Biking Tracks in NSW
Cycle and mountain bike tracks abound throughout NSW, from on-road trails to off-road rides through national parks and vineyards, outback landscapes, rainforests, and beachfronts. These trails range from short and easy rides suitable for the whole family, to half-day and full-day rides through some of the most beautiful scenery in the region.
Cycling, mountain bikes, cycling events
You will find dedicated paths and lanes for cycling throughout NSW, as well as mountain biking trails and tracks, ranging from easy terrain for the young ones to trails that are a little more challenging.
Head to the Blue Mountains for mountain bike touring with direct access to some excellent mountain trails, with day and weekend rides traversing the the World Heritage listed Blue Mountains National Park.
Pedal the scenic 90 km from Sydney to Wollongong via the Royal National Park and the breathtaking Sea Cliff Bridge as part of the Sydney to the Gong race, or have a go at Tommos Loop on the Central Coast, a six hour exploration of the Brisbane Water National Park.
In the Snowy Mountains, join more than 30,000 riders in December 2016 at the inaugural L’etape Australia by Tour de France. Once the snow has melted, you can cycle the trails and tracks of this beautiful terrain, with paths for beginners, intermediate and expert mountain bikers.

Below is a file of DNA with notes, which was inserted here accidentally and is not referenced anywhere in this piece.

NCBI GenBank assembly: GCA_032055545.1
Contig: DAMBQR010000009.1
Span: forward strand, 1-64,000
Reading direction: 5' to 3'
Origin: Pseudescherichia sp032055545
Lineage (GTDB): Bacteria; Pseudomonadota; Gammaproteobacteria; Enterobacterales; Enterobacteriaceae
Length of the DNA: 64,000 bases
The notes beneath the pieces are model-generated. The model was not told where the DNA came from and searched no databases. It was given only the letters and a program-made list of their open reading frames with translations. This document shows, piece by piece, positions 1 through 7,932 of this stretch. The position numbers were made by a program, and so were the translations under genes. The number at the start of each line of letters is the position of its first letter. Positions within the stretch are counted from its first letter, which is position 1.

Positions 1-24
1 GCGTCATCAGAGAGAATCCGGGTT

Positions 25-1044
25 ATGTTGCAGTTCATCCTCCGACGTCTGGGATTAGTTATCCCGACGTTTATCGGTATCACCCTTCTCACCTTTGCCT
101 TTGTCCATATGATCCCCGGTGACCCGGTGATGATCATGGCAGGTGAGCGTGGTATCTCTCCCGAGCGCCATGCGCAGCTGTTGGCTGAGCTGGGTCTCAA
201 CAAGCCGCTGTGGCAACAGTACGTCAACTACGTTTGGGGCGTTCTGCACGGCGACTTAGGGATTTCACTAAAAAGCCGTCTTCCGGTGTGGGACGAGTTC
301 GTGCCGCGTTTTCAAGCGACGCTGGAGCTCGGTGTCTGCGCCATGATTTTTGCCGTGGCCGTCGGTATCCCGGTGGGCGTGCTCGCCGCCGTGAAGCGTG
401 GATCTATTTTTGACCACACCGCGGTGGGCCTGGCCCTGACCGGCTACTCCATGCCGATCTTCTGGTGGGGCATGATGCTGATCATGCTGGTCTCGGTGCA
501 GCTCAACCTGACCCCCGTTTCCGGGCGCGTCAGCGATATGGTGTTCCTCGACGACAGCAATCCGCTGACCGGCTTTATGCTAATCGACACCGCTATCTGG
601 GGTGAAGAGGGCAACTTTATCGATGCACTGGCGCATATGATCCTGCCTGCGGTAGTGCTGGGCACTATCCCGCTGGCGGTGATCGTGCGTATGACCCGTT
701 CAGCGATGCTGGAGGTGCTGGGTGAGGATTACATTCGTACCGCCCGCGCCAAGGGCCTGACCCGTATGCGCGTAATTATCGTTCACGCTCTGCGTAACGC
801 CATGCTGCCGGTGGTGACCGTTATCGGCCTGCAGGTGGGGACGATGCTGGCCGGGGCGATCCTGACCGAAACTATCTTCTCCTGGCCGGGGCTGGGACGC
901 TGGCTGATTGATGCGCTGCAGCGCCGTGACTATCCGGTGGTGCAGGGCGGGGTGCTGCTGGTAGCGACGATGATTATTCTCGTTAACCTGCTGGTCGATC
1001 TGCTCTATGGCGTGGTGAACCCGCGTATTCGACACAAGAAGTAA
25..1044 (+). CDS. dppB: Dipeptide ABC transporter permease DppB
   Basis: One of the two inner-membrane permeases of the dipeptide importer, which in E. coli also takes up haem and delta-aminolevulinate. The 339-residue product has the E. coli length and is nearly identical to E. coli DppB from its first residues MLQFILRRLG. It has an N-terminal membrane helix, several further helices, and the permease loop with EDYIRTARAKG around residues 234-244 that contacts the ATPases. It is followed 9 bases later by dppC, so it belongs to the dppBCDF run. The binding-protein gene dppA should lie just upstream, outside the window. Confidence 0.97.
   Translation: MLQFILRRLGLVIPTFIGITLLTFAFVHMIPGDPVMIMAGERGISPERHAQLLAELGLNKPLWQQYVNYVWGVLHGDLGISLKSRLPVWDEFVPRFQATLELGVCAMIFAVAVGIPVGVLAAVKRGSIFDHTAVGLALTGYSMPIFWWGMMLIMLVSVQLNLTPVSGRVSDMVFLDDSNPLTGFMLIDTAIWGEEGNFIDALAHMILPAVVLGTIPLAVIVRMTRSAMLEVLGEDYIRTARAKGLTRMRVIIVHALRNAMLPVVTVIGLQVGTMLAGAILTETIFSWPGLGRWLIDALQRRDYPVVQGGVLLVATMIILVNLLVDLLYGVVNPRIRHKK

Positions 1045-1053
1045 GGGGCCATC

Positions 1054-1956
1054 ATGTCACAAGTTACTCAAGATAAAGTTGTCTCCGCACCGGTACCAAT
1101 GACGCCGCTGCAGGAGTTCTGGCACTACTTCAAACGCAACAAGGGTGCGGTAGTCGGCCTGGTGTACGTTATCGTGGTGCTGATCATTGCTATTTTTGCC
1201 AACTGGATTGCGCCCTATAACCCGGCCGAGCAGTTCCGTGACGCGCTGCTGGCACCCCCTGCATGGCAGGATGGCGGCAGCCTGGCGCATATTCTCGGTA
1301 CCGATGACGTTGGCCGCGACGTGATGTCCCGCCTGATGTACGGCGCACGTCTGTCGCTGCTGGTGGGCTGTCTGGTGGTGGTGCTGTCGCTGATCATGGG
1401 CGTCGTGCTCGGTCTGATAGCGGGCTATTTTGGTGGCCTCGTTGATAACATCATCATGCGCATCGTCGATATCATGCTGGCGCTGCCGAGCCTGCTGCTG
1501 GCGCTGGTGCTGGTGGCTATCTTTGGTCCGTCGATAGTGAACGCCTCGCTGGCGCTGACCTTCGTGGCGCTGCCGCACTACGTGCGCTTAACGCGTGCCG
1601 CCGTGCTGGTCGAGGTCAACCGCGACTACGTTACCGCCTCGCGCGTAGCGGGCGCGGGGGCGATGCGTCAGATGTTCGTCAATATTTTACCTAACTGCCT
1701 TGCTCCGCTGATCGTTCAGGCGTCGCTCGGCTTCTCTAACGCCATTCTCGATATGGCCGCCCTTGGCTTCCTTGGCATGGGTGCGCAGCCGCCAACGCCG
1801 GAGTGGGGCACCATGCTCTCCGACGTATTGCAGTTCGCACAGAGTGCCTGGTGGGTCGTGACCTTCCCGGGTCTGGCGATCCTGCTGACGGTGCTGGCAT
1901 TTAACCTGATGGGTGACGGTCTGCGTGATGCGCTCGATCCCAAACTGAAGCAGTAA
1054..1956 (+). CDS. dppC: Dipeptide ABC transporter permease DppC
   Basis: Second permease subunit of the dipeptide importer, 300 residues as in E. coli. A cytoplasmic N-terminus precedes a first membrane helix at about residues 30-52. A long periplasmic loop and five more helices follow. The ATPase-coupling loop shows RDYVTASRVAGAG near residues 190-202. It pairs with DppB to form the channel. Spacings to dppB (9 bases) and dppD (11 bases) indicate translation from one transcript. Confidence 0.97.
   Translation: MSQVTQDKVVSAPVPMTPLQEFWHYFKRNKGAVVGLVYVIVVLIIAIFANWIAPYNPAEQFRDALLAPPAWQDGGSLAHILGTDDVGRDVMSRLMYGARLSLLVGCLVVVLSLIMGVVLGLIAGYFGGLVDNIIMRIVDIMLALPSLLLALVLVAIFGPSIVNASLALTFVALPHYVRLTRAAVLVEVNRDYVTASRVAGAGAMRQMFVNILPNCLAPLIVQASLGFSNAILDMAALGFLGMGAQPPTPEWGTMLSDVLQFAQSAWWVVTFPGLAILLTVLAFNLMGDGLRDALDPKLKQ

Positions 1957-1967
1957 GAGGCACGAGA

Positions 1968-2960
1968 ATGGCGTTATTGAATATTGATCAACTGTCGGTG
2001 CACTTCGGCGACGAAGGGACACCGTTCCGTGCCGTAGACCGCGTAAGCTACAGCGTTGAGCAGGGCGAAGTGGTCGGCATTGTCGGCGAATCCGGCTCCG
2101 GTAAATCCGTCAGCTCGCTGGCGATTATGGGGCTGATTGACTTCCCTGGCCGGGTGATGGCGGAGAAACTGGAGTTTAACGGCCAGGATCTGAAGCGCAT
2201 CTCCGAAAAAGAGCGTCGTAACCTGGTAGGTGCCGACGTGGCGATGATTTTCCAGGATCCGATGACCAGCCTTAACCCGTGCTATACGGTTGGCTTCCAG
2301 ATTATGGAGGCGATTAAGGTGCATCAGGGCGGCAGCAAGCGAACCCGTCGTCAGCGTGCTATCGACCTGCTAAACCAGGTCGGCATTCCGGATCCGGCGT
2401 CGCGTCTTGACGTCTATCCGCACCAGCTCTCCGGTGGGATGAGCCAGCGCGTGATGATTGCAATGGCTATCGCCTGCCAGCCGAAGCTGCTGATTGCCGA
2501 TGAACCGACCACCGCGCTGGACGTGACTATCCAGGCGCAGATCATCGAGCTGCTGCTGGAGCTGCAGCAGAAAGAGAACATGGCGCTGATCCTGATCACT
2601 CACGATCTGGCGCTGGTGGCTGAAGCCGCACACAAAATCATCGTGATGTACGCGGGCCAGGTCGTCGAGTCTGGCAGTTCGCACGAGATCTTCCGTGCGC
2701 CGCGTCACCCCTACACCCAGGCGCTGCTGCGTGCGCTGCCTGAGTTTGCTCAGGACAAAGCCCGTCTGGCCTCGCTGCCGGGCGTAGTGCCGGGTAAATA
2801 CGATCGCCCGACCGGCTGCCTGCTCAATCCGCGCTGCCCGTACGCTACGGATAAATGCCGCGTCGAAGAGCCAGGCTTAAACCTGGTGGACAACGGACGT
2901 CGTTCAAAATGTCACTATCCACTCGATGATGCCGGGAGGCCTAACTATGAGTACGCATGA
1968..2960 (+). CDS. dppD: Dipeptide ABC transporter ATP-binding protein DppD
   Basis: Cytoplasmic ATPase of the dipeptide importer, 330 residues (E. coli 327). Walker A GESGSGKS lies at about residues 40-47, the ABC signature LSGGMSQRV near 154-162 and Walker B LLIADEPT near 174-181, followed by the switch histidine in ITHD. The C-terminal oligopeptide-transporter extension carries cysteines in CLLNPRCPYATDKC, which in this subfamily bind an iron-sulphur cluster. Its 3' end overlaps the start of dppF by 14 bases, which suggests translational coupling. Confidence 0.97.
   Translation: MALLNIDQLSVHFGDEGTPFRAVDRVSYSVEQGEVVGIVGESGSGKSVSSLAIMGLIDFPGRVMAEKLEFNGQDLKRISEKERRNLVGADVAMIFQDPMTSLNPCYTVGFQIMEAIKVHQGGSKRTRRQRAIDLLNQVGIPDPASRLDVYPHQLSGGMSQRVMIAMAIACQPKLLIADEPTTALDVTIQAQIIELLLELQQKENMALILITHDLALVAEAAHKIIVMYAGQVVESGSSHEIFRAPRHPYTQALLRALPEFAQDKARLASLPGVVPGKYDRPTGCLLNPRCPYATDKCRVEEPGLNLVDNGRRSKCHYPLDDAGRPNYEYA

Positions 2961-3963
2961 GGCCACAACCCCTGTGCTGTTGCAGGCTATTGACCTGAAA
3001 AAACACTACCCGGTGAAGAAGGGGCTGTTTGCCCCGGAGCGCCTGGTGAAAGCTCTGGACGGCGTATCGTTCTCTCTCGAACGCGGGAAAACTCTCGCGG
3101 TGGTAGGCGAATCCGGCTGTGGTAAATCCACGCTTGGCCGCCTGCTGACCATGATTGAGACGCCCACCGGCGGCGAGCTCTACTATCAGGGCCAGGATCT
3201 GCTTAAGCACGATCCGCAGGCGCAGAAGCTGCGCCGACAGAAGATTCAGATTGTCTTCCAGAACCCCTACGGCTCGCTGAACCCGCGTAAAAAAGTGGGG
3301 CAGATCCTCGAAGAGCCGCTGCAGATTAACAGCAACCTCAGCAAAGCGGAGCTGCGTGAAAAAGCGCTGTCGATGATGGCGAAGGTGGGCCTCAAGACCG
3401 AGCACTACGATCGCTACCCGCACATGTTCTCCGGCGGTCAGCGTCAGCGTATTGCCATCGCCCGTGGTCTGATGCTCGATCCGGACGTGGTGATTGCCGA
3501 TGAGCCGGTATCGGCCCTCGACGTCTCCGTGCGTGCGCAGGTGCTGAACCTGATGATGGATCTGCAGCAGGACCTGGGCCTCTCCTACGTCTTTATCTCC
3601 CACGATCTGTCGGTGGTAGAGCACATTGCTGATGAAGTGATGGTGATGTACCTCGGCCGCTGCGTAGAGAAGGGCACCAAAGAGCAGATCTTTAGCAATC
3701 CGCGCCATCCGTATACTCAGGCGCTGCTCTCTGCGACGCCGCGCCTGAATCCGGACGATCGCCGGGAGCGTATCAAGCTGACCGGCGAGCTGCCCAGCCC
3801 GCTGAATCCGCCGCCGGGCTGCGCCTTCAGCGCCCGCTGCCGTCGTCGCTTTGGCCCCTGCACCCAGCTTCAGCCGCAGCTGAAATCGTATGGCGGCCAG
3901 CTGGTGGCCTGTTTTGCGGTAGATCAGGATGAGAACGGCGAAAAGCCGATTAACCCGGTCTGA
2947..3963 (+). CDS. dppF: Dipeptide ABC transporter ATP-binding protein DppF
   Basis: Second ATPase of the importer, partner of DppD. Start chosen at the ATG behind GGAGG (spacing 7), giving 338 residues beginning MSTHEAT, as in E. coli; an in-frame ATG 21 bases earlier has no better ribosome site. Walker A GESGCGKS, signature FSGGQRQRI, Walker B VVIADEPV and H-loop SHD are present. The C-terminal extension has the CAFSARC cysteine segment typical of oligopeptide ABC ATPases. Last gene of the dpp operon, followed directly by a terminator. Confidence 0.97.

The Thredbo Valley shared-use track is ideal for beginners, while more experienced riders should check out the single-lane trails that run along the Thredbo River. You can also ride around the family-friendly trails at Lake Crackenback Resort & Spa.
A tandem bicycle tour around the Hunter Valley vineyards is great fun, and nearby, the 22 km Big Yengo loop trail traverses through the Yengo and Wollemi wilderness areas in Yengo National Park, featuring steep climbs, descents and tight switchbacks. You can also attempt the Wollemi Cycle Trail, a 442 km, six-day adventure.
Some NSW towns and cities have established cycleways, which are a great way to get around town. Cycling on local roads, in shared pedestrian and cyclists zones, or on separate cycle paths can get you from A to B in many NSW regions, with dedicated cycle networks developing in Sydney, Newcastle and Wollongong, as well as between major regional centres. Make sure you wear a helmet and follow the NSW road rules wherever you ride.
Further afield, try cycling around Lord Howe Island, one of the best ways to explore this World Heritage-listed paradise.